The Connection between Language and Memory

by Eddie P.

My wife loves to finish my sentences. I swear I can’t even get a whole sentence out without her trying to fill in the blank. Our conversations go like this …

  • Me: “Hey babe, guess what happen to me today!?”
  • Her: “I don’t know, what happen”
  • Me: “So I was on my way to the store and…”
  • Her: “You got pulled over!”
  • Me: “No… I was driving and…”
  • Her: “You got in a car crash!”
  • Me: “NO!, Let me finish!”

This almost always ends with me frustrated and I end up not telling my story. I’m sure this isn’t a women thing because I tend to find myself doing this while I’m talking to other people as well. The only difference is I’m usually on the right track when I finish people’s sentences unlike my wife. Don’t tell her that though…

This “filling in the blank” phenomenon scientists now know is linked to our hippocampus in our brain, which is the brain’s relay station for memories. Researchers from the University of Berkley conducted a new experiment that confirmed this link between language and memory via the hippocampus. You can read more about it in this article from Science Daily.

The hippocampus acts like a router to link related memories. Let’s take an orange for example. The color, shape, texture, taste of an orange let us know that it’s an orange. These are all different associations our brain remembers to help us understand that it is in fact an orange.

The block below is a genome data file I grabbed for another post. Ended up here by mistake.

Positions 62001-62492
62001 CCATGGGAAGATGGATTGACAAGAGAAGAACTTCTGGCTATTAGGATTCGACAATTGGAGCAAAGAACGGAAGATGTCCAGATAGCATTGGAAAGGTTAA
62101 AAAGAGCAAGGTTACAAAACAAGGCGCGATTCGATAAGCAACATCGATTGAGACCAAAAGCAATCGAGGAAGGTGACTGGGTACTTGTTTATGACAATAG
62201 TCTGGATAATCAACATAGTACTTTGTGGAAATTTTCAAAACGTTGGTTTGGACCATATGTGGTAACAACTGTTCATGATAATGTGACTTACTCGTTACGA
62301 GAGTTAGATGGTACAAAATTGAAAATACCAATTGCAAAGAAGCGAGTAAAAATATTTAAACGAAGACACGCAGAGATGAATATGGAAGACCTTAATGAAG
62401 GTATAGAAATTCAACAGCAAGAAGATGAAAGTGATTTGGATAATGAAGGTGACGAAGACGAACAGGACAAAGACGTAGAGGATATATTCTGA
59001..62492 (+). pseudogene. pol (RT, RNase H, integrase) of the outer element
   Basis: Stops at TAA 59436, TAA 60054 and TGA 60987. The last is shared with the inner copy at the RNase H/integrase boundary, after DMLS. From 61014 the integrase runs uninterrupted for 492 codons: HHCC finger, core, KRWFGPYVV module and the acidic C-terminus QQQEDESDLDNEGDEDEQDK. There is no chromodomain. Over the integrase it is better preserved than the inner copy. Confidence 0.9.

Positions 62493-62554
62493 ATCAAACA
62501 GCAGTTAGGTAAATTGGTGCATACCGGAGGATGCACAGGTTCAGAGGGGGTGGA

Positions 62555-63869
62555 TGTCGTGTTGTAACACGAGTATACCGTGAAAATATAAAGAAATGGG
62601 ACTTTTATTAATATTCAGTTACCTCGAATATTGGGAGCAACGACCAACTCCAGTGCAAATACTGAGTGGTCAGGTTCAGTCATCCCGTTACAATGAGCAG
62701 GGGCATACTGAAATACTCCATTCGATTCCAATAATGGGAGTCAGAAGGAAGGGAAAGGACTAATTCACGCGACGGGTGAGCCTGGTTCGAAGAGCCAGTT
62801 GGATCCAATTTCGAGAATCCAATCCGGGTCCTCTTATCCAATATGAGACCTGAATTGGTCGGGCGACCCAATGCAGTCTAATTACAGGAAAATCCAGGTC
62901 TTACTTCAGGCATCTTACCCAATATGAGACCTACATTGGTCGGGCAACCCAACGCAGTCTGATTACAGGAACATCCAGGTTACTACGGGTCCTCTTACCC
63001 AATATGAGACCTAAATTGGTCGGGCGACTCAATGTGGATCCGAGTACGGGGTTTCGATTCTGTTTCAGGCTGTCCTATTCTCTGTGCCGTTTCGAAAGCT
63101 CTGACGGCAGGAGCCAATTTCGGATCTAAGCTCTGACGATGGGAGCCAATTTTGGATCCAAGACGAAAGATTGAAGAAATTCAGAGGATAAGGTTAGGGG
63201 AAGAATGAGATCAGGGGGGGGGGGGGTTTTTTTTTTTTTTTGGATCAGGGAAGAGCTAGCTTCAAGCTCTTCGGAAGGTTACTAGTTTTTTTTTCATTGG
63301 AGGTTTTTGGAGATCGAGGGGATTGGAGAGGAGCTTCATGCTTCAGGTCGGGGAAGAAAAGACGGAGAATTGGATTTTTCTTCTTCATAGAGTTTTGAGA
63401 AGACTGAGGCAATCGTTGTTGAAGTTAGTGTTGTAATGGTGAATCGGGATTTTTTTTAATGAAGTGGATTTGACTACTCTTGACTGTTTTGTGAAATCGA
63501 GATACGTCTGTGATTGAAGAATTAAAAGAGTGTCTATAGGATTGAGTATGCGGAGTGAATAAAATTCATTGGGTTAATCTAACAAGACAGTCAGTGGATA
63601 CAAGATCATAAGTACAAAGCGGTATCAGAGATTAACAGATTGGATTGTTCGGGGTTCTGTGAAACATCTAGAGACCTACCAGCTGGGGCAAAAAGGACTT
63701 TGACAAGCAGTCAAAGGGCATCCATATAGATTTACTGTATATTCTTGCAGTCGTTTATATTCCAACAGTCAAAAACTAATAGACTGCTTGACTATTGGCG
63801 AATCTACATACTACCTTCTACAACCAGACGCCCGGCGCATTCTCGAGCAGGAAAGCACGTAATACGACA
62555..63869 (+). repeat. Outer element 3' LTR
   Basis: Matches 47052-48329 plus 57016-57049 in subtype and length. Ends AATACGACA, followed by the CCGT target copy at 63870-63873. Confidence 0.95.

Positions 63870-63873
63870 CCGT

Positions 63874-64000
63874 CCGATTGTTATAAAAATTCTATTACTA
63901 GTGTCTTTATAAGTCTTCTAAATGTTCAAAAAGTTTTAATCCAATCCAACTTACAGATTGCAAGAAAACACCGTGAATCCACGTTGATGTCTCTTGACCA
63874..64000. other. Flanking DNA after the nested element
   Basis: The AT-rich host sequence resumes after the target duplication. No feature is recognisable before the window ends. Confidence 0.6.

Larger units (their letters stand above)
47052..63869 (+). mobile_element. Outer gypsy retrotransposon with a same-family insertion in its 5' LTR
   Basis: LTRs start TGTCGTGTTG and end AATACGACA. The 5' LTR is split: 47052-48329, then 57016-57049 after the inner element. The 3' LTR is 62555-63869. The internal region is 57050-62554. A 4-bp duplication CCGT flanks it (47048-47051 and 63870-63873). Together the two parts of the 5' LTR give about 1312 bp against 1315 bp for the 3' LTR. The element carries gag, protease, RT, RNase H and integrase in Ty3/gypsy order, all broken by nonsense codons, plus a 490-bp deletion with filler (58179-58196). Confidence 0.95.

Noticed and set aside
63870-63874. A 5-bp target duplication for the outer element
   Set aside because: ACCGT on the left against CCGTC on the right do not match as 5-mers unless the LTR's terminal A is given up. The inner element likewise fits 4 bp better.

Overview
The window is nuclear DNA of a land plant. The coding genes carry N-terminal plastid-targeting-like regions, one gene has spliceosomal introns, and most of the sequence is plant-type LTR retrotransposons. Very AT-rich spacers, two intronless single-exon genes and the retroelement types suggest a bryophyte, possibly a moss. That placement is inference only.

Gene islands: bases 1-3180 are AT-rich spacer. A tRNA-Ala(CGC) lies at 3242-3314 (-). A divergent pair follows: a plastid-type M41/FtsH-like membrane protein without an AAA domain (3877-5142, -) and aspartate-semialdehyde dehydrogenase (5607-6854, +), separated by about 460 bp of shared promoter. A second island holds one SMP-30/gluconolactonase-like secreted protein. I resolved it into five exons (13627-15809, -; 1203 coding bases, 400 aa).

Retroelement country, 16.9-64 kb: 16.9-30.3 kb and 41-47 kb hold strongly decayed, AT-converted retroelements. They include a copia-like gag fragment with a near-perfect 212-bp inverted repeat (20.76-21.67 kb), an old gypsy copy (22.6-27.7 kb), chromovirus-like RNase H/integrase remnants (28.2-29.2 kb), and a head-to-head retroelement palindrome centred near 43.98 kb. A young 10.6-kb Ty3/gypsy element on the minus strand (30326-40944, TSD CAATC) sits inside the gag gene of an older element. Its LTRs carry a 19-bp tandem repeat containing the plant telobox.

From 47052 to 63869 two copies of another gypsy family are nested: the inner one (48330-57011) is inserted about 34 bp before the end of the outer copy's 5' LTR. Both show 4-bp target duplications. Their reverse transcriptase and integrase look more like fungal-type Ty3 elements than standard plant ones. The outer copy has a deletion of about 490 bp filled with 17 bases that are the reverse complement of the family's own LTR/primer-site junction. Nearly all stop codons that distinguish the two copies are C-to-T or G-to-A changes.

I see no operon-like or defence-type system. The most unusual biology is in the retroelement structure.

The brain does the same thing with language. The hippocampus role is to relate incoming words from the stored sematic knowledge to understand and generate sentence meaning.

What’s interesting is researchers reported patients with hippocampal damage displayed symptoms with problems relating word meanings to each other, which would now support this new finding that memory is linked to language learning.

This is a significant finding that is going to help us understand how we speak and understand language. It’s going to bring about a whole new area of studying language and the brain’s involvement in understanding language. This could also be the reason why my wife is way off when it comes to filling in the blank. Her hippocampus might be slightly damaged. Again… Don’t tell her I said that.

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